Time to stock up on quality?

Tony DeSpirito |Aug 28, 2019

“Quality” stocks are said to offer a measure of portfolio stability ― a trait that becomes more valuable when markets are volatile and/or the business cycle is growing older. Both are true today. Tony DeSpirito offers his take on investing for quality.

It almost sounds intuitive that you’d want to own a quality stock. Why would you choose an inferior product in any scenario, particularly if cost were not a prohibitive factor?

I am a believer in and perennial practitioner of quality investing. It’s an enduring theme across our fundamental equity platform, given its relevance to both growth and value investors. It is of particular importance to the BlackRock Equity Dividend Fund, where we target strong businesses with the ability to grow dividends.

As the economic and business cycles age, we believe a focus on quality is increasingly important across the board as a means to enhance portfolio resilience. The market gyrations this month have offered another reminder of why quality matters.

A time for quality?

The VIX index, a common measure of stock market volatility, rose from a sedate average of 13 in July to nearly 20 in the first half of August. We find companies displaying quality characteristics such as strength in balance sheets and free cash flow are better able to weather such bouts.

While the current moment argues well for quality, I have found it to be a worthy proposition from a long-term risk/reward perspective regardless of the environment. Yes, there are times when it will work less well: Quality tends to under-perform in sharply rising markets, such as when the economy is coming out of a recession. At times like these, riskier lower-quality companies with higher leverage tend to outperform as they surge from their beaten-down state.

But a look at the chart below shows quality held an edge in the throes of the last recession (mid-2007 through early 2009), and also has outperformed during the bull market that followed.

Bottom line: Quality stocks may forfeit some incremental return in big market bounces, but history suggests they also are likely to lose less in the inevitable falls. This, on a net basis, makes them better investments over the course of a full cycle, we believe.

Quality stocks particularly stand out today. The fact that we are late cycle and markets are being rocked by U.S.-China trade noise and the vagaries of an election cycle tells me we may be in for a continued period of heightened volatility. A focus on quality stocks can allow investors to stay in the market to benefit from potential upturns, but with a measure of prudence built in to buffer downturns.

What are the markers of a quality stock?

In my experience, most investors can understand quality when they see it. And there’s the rub: by then it’s widely visible in the marketplace. It’s much harder to identify quality ahead of the broader market, to know what price to pay for it, and how to predict its durability. This is both a quantitative and qualitative exercise.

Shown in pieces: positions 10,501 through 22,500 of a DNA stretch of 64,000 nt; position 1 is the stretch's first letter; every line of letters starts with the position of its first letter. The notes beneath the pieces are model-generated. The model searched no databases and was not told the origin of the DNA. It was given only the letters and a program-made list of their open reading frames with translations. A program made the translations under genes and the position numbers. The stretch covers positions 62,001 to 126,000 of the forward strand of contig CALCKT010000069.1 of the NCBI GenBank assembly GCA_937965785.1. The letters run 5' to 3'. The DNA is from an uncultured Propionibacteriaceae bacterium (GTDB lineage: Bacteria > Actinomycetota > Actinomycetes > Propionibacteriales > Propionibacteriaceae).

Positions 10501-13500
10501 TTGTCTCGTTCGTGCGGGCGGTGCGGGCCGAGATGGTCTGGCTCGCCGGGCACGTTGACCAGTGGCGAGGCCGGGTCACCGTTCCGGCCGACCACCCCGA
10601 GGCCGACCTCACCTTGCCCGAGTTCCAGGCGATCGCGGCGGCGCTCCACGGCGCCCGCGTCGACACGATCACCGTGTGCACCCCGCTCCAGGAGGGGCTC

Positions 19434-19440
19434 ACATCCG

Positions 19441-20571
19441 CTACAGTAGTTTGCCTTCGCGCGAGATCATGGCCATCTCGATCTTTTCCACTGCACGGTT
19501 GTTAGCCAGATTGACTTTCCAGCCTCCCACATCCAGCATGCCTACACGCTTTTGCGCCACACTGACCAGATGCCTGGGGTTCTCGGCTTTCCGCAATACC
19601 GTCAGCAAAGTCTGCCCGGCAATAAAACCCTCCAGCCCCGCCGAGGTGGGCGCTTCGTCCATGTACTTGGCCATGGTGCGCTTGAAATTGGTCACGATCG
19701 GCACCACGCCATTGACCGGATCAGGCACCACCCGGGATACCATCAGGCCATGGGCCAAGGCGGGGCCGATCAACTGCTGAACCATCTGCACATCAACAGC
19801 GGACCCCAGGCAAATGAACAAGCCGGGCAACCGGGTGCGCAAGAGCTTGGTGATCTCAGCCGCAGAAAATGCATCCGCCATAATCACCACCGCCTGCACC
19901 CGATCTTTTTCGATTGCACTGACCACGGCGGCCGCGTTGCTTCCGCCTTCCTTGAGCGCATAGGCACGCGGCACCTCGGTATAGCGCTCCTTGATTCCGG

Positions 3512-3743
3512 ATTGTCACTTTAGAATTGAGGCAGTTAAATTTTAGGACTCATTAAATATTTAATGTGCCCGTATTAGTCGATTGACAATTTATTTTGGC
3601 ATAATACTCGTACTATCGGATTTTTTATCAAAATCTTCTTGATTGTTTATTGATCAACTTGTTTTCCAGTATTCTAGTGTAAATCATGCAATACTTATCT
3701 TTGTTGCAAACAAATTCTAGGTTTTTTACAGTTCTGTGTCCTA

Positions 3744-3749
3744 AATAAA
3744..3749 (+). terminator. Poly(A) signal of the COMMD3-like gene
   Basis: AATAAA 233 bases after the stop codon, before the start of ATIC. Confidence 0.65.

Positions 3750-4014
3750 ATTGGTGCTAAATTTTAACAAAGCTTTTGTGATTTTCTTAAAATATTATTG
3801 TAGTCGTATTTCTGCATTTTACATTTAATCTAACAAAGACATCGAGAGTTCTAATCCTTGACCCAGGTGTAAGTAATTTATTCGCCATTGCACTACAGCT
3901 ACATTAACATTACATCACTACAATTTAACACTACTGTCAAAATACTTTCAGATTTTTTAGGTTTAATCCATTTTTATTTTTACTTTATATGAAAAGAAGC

Quantitative measures tend to be backward-looking. A quality company should have a record of out-earning its cost of capital. We look at a company’s return on equity (ROE), balance sheet health and franchise strength.

We want a high ROE to be driven by high return on invested capital (ROIC)―not from debt. What can contribute to a high ROIC? A great collection of brands, a unique product or unassailable cost advantages. ROIC is a better indicator of quality in some sectors than others. In utilities, for example, fixed costs tend to be high and can limit value creation as measured by ROIC.

Even cyclical companies, whose fortunes tend to be tied to the economic cycle, can be worthy quality plays. The key is to judge the company over a full cycle, not a discrete point in time.

Qualitative insights are forward-looking and rely more heavily on judgment. Our job as fundamental investors is to look at the competitive landscape and ask questions such as: Is there a structural reason for a large gap between earnings and cost of capital? Is the company’s historical ROIC sustainable? Can it improve? Or is there potential disruption ahead that could deteriorate the ROIC? The goal: To understand how quality measures may change over time.

See Tony’s Q3 watch list.

Where can you find quality in today’s market? Two areas are scoring well on our quality screens: health care and technology. The latter is typically seen as more reliant on the economic cycle, yet the free cash flow, balance sheet strength and relative earnings outlook are flashing “quality” today.

My next blog post will dig into where to find quality, dispelling some myths about sector, size and price. I hope you’ll stay tuned.


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